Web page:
Alright thanks guys, turns out the files are different on the new version and if you install a older version if works out just fine. I started learning how to use terminal and i got kinda confused about the the cd ./ command. Its used to change to a directory inside the current one according to some sources. What the point of this is the normal cd command navigates from the current directory to the next one as long as it is not cd /. So what is the usage of the ./ command??
isn't a command, it's a relative path which specifies the current directory.
is a relative path which specifies the parent directory of the current directory. In other words, the directory that is one level up from the current working directory.
So if you want to run an executable script called script.sh which is in the current working directory (AND if the current directory is NOT a location listed in $PATH) - you would execute the script using:
Or if you want to open the script to edit it:
However, the default behaviour for most commands is to look in the current working directory for files, so you could also just use:
So in that particular context the ./ is optional.
But if you were trying to run a script that is not in $PATH, then you would need to specify a relative path, or an absolute path.
So the relative path is relative to where you currently are in the file-system.
If you wanted to edit a file that is a couple of sub-directories deeper than where we are, you could use a relative path like this:
Note: I use vim as my terminal editor - you might use nano, or emacs, or perhaps you're one of these crazies who opens a GUI editor from the terminal - use whatever floats your boat!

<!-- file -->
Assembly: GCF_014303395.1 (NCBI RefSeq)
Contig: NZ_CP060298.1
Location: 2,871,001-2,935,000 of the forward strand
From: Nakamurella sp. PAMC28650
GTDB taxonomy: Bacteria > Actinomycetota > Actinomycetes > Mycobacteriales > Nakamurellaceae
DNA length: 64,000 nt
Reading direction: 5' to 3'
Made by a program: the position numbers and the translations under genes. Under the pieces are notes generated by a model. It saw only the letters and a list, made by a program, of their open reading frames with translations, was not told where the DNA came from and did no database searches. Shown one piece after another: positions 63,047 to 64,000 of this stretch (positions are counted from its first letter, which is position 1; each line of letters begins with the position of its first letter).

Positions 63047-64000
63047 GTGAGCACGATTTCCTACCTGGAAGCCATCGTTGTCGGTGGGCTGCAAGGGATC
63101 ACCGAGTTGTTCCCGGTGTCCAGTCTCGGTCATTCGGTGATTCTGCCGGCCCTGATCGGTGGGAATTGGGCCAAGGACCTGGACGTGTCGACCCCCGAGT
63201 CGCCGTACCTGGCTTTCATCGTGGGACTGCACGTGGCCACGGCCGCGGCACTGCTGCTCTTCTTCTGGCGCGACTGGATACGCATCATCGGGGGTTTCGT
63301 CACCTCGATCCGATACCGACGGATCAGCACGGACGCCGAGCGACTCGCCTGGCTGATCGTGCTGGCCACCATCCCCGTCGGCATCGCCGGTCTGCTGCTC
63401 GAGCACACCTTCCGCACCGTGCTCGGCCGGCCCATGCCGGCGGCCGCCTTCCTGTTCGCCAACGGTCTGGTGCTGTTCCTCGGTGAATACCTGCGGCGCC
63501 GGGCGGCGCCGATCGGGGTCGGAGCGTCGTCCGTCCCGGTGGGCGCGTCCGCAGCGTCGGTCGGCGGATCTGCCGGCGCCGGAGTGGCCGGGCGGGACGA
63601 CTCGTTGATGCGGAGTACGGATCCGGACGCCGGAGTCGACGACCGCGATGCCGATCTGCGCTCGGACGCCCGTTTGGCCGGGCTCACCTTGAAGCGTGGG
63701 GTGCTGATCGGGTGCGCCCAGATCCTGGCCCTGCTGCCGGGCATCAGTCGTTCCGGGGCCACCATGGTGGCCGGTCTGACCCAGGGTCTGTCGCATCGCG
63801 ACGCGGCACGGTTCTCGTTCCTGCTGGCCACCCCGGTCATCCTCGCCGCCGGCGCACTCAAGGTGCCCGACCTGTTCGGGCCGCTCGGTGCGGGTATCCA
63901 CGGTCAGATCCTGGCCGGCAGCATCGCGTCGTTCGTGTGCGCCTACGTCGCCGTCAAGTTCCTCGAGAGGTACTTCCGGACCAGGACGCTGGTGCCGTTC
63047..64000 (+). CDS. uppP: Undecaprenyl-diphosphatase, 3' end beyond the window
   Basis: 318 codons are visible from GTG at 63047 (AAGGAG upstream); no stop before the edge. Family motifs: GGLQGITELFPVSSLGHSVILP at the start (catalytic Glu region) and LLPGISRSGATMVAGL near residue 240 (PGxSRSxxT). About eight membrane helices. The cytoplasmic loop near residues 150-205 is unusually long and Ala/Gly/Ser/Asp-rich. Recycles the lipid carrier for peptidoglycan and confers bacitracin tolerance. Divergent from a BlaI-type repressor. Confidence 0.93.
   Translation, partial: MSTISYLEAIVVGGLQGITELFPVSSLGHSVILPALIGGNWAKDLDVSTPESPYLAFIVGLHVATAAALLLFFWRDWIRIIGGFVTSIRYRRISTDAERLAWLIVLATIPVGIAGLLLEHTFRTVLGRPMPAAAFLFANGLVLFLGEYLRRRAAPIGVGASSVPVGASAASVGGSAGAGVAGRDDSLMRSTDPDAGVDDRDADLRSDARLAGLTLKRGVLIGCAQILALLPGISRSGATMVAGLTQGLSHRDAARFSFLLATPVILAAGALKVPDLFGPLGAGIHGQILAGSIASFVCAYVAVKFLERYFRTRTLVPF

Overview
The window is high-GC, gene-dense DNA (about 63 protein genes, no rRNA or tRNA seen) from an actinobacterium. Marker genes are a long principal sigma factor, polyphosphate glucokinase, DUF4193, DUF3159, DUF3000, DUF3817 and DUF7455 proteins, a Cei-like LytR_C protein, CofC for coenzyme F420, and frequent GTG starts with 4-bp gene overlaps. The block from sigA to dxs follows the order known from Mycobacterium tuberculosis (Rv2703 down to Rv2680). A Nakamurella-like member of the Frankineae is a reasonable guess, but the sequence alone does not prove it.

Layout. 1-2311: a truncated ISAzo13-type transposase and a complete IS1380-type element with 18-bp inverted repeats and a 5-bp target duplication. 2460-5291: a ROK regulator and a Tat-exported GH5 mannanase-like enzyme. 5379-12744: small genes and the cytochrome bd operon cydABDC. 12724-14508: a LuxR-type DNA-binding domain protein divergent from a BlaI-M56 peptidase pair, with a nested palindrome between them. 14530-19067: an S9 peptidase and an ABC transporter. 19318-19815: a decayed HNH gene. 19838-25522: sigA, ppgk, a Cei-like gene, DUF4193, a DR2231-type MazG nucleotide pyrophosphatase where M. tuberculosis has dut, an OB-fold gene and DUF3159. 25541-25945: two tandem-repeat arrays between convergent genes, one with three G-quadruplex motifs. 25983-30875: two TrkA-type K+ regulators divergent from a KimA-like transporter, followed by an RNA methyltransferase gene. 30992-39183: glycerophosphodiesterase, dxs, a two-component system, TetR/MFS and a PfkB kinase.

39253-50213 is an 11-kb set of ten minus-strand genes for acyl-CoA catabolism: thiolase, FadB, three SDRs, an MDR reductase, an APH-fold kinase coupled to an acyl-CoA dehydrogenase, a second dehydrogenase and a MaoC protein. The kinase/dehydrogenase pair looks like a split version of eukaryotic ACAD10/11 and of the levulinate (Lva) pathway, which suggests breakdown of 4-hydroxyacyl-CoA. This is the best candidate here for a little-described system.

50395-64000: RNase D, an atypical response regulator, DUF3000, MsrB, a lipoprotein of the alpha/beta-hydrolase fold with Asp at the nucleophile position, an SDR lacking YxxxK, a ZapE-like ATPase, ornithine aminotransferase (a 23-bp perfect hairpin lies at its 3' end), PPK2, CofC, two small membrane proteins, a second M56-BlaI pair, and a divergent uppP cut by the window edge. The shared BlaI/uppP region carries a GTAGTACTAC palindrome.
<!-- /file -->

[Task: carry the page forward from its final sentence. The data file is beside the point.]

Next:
If it is two directories above where we are, you would use something like this:
If it is in a sub-directory that is two directories above where we are, you would do this:
Likewise, if you want to run a script in a sub-directory that is outside of
- you can run it using a relative path like the first example I gave where we specified
to run a script in the current directory.
But if you're not in the directory containing script.sh - you will need to use
's to specify the path to script.sh, relative to where you are in the file-system.
That's how relative paths work. They describe a path to a file-system object, in a way that is relative to the current working directory - in other words relative to where we currently are in the file-system.
Other than relative paths, there are also absolute paths. An absolute path is the complete path from the root of the file-system.
So examples of absolute paths are:
(~ is a bash shortcut for /home/yourusername) or
Absolute paths can be used to specify the paths to file-system objects too.
When to use a relative path and when to use an absolute path:
Typically, you'd use a relative path if the file-system object you are referring to is close to where you are. If it is some distance away - it would be more practical to use an absolute path.
So if you're deep in the file-system somewhere and you want to run a script in your home directory - rather than using a ton of relative
's in the path to the script - it would be simpler to use:
or using ~ as a shortcut:
Or if you wanted to open the file in an editor whilst you are deep in the file-system:
Again, I use vim - but feel free to use whatever you normally use!
I think that just about covers relative and absolute paths.
If you have any questions regarding anything in this post - fire away.
If you have any further terminal related questions, feel free to make another thread in the command-line forum here. I tend to lurk there quite often!